GENEVA (15 July 2020) – People working in the Arco Minero del Orinoco region in Venezuela are caught up in a context of labour exploitation and high levels of violence by criminal groups that control the mines in the area, according to a report released on Wednesday by the Office of the UN High Commissioner for Human Rights.
The High Commissioner’s report, which is being presented to the 47 member states of the Human Rights Council, describes how the criminal groups – known locally as “sindicatos” – exercise control over a large number of mining operations in Arco Minero del Orinoco.
“They determine who enters and leaves the area, impose rules, inflict harsh punishment on those who break them, and gain economic benefit from all activity within the mining area, including through extortion in exchange for protection,” the report says. It details how the groups maintain their presence and illegal activities in the mines via a system of corruption and bribery that includes paying off military commanders.
Due to the economic crisis and lack of labour opportunities in Venezuela, internal migration to the mining area has increased dramatically in the last few years, with workers engaging in informal labour in order to make ends meet for themselves and their families.
Miners work 12-hour shifts, descending deep pits without any protection. They are required to pay about 10-20 per cent of what they earn to the criminal groups who control the mines, and an additional 15-30 percent to the owner of the mill where rocks are crushed to extract gold and other minerals.
Women are also performing both mining and other related jobs. A number of people interviewed for the report suggest that since 2016 there has been a sharp increase in prostitution, sexual exploitation and trafficking in mining areas, including of teenagers. The UN Human Rights Office also received reports that children as young as nine are working in the mines.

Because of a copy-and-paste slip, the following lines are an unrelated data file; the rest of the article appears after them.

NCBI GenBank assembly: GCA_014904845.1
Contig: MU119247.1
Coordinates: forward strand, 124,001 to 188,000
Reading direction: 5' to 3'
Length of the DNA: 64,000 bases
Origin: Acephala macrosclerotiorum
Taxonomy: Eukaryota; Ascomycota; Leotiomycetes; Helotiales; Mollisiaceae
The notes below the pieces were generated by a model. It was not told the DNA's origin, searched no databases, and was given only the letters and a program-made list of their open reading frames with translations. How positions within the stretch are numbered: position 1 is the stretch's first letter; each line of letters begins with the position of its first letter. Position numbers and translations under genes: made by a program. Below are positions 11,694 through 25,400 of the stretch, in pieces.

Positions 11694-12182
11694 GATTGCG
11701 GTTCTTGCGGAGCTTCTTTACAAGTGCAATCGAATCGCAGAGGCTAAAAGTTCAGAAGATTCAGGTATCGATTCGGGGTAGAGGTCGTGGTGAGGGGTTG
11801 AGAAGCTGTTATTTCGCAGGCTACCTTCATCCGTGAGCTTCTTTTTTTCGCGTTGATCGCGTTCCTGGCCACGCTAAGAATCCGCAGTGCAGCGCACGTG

Interviewees reported that harsh punishments are inflicted upon those not complying with the rules imposed by the criminal groups: in addition to severe beatings, such punishments include being shot in the hands, or having a hand cut off, as well as killings. Witness accounts describe how bodies of miners are often thrown into old mining pits. Violence also stems from disputes over control of the mines. Based on open-source analysis, the UN Human Rights Office identified 16 such disputes in the last four years, which reportedly resulted in some 149 deaths. Allegedly, security forces were involved in some of these incidents.
“Despite the considerable presence of security and military forces in the region, and the efforts undertaken to address criminal activity, the authorities have failed to investigate and prosecute human rights violations, and abuses and crimes linked to mining,” said UN High Commissioner for Human Rights Michelle Bachelet.